How Olamide became bigger than Nigerian rap

Olamide has come a long way since ‘Eni Duro’, his debut official single. Today, he is one of Nigeria's most popular rappers. Before his appearance on the Yoruba rap scene, there was DaGrin whose status grew following his premature demise. Lord of Ajasa was before both, but his reign was rather too brief to matter too much.

A look at Olamide's career growth is in large part a consideration of his one collaborative and five solo albums, all of which are discussed below. 


Rapsodi (Coded Tunes, 2011)

Olamide's first album Rapsodi which loosely translates to "to rap inside out" may also be metaphorically perceived as a corruption of rhapsody in other words indirectly implying that that is what the album shall beget to its listeners.

Rapsodi had all the imprints of a debut as it is not only impetuous, and spells of a budding artist's burning zeal to make his mark and quickly rake in millions as evinced by lines on the first song on the album” I'm going in where he goes: Flashing lights, fancy cars, fancy clothes, bodyguards, na the life Wey I dey want…”

The songs on the album also swing in every possible direction: Street rap, domestic violence, patient love, kegite tunes, a gospel track—a typical budding artist's attempt to attract everyone.

The guest acts are carefully selected as well. There's a little known 2Phat (who had something close to a street hit with Enu e run in 2003); obscure Adol, AB1 and Jumoke; a little renowned Ajasa; an up and coming Reminisce; and a declining (if at all he ever was at a great height) Terry Da Rapman. Although Wizkid and 9ice also appear on the album, with 9ice being the bigger of the two acts then, Wizkid had only just released a couple of the songs to be featured on the Superstar album and 9ice being the only acclaimed one in the then top 4 (which included Tu face, P Square and Dbanj). A lesson perhaps to today's up and coming artistes who want 2Baba, Asa and Davido on their very first outing. Rapsodi says: Develop an independent act first and A-list artistes might just be the one after you after that.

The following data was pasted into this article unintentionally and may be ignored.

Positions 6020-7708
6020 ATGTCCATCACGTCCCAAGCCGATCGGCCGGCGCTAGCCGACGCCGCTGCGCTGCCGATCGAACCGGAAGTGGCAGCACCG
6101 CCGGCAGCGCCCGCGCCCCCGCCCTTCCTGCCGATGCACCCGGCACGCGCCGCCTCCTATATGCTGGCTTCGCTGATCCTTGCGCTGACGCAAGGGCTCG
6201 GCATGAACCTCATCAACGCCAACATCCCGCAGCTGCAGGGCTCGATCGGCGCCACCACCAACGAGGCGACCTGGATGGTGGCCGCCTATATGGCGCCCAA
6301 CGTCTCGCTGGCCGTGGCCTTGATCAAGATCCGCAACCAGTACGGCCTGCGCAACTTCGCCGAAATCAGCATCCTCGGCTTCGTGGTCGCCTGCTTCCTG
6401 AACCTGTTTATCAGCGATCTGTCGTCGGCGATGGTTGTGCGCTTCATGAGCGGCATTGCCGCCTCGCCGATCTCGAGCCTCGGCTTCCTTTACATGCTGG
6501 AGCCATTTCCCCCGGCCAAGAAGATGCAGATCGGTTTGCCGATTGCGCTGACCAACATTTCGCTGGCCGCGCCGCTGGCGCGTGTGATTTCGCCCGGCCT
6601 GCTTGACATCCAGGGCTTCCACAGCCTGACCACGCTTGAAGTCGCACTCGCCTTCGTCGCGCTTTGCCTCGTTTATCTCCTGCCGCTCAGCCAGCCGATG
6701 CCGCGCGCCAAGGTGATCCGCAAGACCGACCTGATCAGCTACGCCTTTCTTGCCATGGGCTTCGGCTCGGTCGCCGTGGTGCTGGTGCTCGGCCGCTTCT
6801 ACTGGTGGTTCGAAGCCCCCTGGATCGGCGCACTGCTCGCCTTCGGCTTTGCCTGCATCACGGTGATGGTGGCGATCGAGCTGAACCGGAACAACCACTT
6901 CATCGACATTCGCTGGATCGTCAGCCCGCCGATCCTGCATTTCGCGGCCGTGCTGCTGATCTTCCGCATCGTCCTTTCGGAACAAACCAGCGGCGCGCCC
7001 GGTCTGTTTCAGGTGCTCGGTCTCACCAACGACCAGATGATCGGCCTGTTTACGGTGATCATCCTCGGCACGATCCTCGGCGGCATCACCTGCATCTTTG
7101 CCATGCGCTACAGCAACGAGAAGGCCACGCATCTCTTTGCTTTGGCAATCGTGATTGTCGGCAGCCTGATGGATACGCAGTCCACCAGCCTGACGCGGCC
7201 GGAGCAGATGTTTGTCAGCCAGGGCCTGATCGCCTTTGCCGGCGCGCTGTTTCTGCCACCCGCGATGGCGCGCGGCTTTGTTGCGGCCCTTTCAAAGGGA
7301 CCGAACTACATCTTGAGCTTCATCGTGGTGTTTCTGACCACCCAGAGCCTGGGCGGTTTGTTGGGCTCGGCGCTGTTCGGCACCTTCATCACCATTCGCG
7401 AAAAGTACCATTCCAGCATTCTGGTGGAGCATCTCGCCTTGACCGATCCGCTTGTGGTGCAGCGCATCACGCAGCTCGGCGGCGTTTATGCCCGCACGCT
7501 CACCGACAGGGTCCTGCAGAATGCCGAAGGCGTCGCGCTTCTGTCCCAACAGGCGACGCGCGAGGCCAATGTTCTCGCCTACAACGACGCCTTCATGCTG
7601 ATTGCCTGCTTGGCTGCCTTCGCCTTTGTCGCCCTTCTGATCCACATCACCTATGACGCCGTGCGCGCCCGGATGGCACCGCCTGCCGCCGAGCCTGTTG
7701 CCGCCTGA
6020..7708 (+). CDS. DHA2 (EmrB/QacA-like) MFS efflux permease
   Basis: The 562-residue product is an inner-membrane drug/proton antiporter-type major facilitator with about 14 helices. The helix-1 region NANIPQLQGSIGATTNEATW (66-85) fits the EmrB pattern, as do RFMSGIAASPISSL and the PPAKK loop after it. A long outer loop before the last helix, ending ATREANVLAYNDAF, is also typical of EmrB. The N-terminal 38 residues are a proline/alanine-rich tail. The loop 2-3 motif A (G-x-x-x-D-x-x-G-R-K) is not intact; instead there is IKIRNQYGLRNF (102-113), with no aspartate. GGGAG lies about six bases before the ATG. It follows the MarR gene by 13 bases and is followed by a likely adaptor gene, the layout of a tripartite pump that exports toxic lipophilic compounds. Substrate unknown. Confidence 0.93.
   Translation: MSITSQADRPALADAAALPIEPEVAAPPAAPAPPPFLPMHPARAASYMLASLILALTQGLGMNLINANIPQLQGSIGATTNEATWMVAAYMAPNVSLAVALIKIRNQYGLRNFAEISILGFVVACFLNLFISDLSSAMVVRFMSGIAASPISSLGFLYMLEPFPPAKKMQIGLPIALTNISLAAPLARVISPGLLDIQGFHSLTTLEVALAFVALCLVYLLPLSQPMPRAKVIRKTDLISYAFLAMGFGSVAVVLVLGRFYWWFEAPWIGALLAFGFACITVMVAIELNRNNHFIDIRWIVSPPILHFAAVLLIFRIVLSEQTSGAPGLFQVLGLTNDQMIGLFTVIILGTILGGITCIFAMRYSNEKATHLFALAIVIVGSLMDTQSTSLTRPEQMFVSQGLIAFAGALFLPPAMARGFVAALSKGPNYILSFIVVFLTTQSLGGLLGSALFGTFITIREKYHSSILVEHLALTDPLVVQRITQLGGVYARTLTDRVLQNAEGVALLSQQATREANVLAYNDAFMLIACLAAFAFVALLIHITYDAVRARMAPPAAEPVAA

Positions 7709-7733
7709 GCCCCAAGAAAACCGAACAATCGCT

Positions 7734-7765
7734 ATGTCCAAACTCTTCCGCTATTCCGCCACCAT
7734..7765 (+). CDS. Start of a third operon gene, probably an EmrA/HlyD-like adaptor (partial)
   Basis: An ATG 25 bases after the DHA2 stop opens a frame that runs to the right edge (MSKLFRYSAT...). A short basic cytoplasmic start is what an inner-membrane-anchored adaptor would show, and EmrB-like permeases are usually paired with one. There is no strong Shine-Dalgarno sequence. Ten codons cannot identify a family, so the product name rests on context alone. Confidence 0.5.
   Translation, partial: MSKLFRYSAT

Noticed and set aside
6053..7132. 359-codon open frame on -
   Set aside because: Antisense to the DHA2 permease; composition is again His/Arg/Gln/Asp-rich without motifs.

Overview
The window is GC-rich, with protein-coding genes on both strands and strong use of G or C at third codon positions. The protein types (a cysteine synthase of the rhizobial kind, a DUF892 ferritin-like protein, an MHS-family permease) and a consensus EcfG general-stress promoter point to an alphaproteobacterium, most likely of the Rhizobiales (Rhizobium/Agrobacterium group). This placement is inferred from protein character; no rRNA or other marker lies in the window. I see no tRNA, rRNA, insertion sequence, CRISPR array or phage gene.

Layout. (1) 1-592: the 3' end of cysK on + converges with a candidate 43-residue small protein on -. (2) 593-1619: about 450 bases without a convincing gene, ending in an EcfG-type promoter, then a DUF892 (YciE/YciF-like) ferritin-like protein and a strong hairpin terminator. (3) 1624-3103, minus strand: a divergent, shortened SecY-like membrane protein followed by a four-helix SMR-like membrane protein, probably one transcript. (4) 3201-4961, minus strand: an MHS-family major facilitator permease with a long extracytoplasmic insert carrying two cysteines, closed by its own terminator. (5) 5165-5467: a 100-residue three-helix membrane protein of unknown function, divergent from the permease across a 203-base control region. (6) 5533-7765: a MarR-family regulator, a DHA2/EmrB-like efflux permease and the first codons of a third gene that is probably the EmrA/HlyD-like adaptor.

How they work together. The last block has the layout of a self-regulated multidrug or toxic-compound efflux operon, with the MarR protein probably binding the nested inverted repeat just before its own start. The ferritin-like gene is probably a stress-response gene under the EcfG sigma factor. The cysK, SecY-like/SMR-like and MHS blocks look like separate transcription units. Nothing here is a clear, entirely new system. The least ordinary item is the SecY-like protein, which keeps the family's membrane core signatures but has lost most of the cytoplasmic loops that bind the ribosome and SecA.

If Rapsodi succeeded, it did mainly for three reasons: The song Eni duro, the video to Eni duro and DaGrin's untimely demise which created a vacuum which Olamide took no time to fill. This probably is why he has a tribute to DaGrin on the album. Further references to DaGrin appear in future works.

On YBNL, he goes Won ni mo ma DaGrin, won ni mo ma Biggie, won ni mo ma Tupac, Shakur, weaving". (They say I will end up like Dagrin, Biggie, and Tupac, but I dodged it). On Reminisce's Government--"Inu DaGrin ma ma dun gan bayi, o ma wa excited." (Dagrin would be so happy and excited right now *hearing us rap this way*)

On ‘The Game’ with Phenom--R.I.P DaGrin, mo wish e la lu ki amo, to ba ti ri Fela, teba ti se collabo, ko ji a mo." (RIP Dagrin I wish you eternal rest/when you come across Fela and you both do a collaboration,  let’s know). By Street OT, perhaps tired of the comparison and supposed providence DaGrin's death bequeathed him, he goes a little maliciously on ‘Goons Mi’--"Won ni ti Dagrin ba wa laiye, mo le blow, sebi Oluwa ni'n sola, mo wa laye, Lil Kesh ti blow." (They say if Dagrin was still alive, I wouldn’t have made it, but it’s God that distributes wealth; I’m alive and even Lil Kesh has made it.). And on ‘JEGA’ in Eyan Mayweather--"Gba fun oga e, ti ja ko, DaGrin ti sofun yi Tele." (Surrender to your master, Dagrin has told you all before).

YBNL (YBNL Nation, 2012)